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April 18, 2024
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2015-02-03_11-04-20Bombardier secured an order with Chorus Aviation, which operates Jazz, a Canadian regional airline based in Halifax, for 13 Q400 aircraft with options for an additional 10.  These aircraft will operate under a capacity purchase agreement with Air Canada as Air Canada Regional.

Combined with an order for 5+10 Q400s from GE Capital on December 31st, the backlog for the Q400 is increasing again, after reaching low levels in 2013 that had analysts speculating on the future of the program.  Backlog for the program has now extended for more than 30 months at current production rates from orders in the last 12 months alone. And this excludes a Russian production deal currently stalled because of political issues.  If that 100 airplane deal survives the current political firestorm over the Ukraine, that would further solidify the program in the short term.

The new order means that Air Canada, WestJet and Porter will all be significant operators of the Q400 in Canada, where the speed of the Q400 provides a significant advantage over the competing ATR-72.

Two new variants for the Q400 were introduced last year, the 86 seat higher density version and the 50-seat Combi aimed at developing country markets, appear to have given some new momentum to the Q400 program.  Nonetheless, the Q400 remains behind ATR in sales and market share, with ATR having a lead in its native Europe and in Asian regional markets, which tend to be shorter distances than in North America, where the Q400 has an advantage.

The economics of the Q400 and ATR-72 are quite close, and depending on how the aircraft is operated. The larger and faster Q400 has higher costs per aircraft mile, but achieves lower seat mile costs with its higher density 86 seat configuration, as shown in the table below.

Chart1

The chart below provides a visual comparison of cost per aircraft mile between the Q400 and ATR-72.

Chart 2

The chart below provides a visual comparison of operating costs per seat-mile between the competing turboprops

Chart 3

The Q400 is a larger and faster aircraft than the ATR, and has a higher list price of $33.6 million versus $24.6 million.  When capital costs are added to the equation, the aircraft are very close economically.  The decision for an operator then comes down to mission and the requirement for speed.  For missions that require higher capacity or faster speeds, the Q400 has an advantage.  For those that do not, the ATR may be better suited.

Since 3 February 2014, Bombardier has gained 61 firm orders and 14 options for the Q400, which adds 30 months of backlog to the order book.  A program that once looked moribund is steadily resurrecting.

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President AirInsight Group LLC

6 thoughts on “Order from Chorus Aviation Continues Q400 Resurgence

  1. The lower the fuel price is the more attractive the Q400 becomes because of its speed and size. So the low fuel prices that we now see should favour the Q400 until the price of oil goes up again. But what would help the Q400 even more is if the selling price was lower. I cannot explain the huge price difference with the ATR which is manufactured in a country where labor costs are considerably higher than what they are in Canada.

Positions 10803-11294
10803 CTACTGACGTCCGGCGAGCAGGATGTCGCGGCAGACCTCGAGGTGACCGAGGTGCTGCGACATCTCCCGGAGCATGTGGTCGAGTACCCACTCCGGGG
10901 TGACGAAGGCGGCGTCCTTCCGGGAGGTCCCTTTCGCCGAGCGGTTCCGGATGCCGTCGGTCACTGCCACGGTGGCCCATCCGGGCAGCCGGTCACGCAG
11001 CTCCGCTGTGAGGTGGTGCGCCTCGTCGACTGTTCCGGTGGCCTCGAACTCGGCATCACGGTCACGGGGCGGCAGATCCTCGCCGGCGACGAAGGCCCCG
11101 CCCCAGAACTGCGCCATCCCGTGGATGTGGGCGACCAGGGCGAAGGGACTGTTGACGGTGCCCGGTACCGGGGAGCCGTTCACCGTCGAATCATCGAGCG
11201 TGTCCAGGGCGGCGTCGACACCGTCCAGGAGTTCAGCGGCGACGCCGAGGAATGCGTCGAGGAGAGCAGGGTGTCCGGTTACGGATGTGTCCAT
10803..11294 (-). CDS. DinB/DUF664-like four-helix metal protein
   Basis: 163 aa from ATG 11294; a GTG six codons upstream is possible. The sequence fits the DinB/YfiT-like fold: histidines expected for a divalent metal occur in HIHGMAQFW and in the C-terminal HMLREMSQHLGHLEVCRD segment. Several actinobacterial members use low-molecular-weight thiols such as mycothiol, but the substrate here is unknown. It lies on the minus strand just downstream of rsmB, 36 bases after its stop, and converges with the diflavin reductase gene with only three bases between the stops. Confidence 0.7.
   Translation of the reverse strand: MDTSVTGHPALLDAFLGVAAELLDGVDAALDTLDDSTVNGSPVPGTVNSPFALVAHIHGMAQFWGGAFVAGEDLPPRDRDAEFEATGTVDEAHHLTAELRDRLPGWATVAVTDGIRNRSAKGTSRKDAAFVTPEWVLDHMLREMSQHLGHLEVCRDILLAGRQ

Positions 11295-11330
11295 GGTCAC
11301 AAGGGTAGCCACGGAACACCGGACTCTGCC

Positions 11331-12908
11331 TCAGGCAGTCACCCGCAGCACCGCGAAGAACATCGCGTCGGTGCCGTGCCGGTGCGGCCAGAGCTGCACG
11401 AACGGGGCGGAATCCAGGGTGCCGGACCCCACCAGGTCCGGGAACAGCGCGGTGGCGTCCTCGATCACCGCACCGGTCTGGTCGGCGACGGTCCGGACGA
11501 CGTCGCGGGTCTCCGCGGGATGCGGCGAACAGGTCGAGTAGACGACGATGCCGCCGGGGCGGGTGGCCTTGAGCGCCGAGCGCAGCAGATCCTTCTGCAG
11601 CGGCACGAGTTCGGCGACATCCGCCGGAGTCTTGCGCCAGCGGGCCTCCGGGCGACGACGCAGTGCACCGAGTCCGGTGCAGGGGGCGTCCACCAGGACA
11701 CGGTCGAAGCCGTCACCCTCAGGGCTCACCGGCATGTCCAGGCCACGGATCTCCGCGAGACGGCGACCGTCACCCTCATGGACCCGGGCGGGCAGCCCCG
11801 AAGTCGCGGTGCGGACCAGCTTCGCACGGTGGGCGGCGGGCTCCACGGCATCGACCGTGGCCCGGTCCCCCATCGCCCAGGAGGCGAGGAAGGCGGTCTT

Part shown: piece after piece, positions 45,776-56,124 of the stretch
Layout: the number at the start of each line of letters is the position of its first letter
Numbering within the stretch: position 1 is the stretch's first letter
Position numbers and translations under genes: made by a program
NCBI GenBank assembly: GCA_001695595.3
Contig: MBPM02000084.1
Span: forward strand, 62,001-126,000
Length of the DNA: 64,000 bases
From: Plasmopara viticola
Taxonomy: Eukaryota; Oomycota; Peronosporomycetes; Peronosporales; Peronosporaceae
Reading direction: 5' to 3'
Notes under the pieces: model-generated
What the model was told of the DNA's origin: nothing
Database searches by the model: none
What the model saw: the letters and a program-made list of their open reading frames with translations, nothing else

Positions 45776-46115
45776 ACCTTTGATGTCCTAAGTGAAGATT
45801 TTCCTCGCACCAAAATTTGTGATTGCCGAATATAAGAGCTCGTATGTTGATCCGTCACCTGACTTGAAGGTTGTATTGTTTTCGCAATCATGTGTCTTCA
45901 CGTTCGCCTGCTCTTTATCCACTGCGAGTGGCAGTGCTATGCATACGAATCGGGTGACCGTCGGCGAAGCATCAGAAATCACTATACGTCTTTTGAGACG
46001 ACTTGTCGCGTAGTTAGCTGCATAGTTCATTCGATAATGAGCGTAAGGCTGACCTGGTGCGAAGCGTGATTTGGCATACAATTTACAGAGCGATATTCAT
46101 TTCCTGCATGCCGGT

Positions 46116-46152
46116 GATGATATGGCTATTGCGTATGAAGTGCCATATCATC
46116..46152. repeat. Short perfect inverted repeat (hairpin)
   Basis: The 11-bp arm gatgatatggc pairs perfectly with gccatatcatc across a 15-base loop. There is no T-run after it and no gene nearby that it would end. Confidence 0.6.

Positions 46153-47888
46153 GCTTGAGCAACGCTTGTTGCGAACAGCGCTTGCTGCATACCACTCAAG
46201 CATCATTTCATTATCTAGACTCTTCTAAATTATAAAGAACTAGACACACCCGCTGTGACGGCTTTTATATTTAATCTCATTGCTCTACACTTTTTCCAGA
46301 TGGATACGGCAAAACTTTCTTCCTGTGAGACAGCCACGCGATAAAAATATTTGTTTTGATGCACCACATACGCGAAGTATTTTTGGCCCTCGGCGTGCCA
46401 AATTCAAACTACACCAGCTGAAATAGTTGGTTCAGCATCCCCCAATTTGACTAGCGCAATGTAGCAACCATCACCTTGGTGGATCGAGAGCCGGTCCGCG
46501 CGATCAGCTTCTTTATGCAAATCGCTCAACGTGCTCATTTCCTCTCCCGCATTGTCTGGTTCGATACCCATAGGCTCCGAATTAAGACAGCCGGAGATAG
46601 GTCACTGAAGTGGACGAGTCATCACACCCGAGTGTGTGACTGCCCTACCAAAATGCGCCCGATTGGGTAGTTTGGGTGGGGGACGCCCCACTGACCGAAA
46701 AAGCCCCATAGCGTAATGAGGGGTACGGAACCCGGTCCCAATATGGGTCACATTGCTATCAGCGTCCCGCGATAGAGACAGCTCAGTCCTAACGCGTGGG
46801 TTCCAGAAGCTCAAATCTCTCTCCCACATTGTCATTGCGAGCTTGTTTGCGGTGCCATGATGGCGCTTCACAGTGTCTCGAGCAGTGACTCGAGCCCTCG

2. If CASM for the ATR is being assessed at the 31″ seat pitch option rather than the 29″ pitch, then it should for Q400 should as well. In which case it’s 68 seats vs 78 seats.

    Using Mr. Arvai’s numbers, that suggests the the ATR beats the Q400’s CASM on the shortest routes, but comes out ahead for stage lengths 200 miles and longer.

    Since Mr. Arvai’s wording seems to indicate he has not factored in capital costs to his CASM numbers: Assuming actual sales prices for both are 55% of list prices (as reports suggest is typical for Boeing and Airbus sales), spreading that cost very simplistically out over 50,000 airframe cycles works out to $99 extra capital cost per flight for the Q400. That pushes the crossover range to about 240 miles, assuming his CASM numbers do include maintenance and other operating costs.

    Still, based on the difference in sales, I find it hard to believe the real operating costs are that close. I root for the Q400, but if such a modest route length favors the more versatile aircraft economically, why isn’t it selling better?

  3. You are comparing a 68 seat to a 86 seat Q400, that is a 26% increase in capacity, the cash operating costs are hidden, and do not jive with my info on Q400, the Q400 burns 40% more fuel on short sectors (200nm) and 40% on longer routes (400nm) (+/-) and then add in the high maintenance costs of the PW150 vs the PW127, the numbers are not accurate, sorry.

  4. Alaska Airlines does very well with this type.

    Counting on the Russian connection is extremely dubious and unsure what the deal was or if it really benefited BBD

    Frankly I like the power for pure safety. ATR is pretty poor in that regard, it barely looks to pass the spec for single engine ops

  5. The largest seat capacity on Q400 is 80 seats – full economy for NOK airlines – and 72 for the ATR. The fuel/mile is comparable ATR 600kg/hr, 265NM/hr against Q400 1000kg/hr, 350NM/hr – 25% more for the Q400 but flying above the weather and faster. The game changer is that Airbus offers package deals for its airplanes with ATR, even more interesting than the prices mentioned.

    The choice indeed depends on the distances flown and the temperatures and altitudes of the airports. The ATR is limited in take-off weight, where the Q400 gets aways full load.

    The comments say more than the article.

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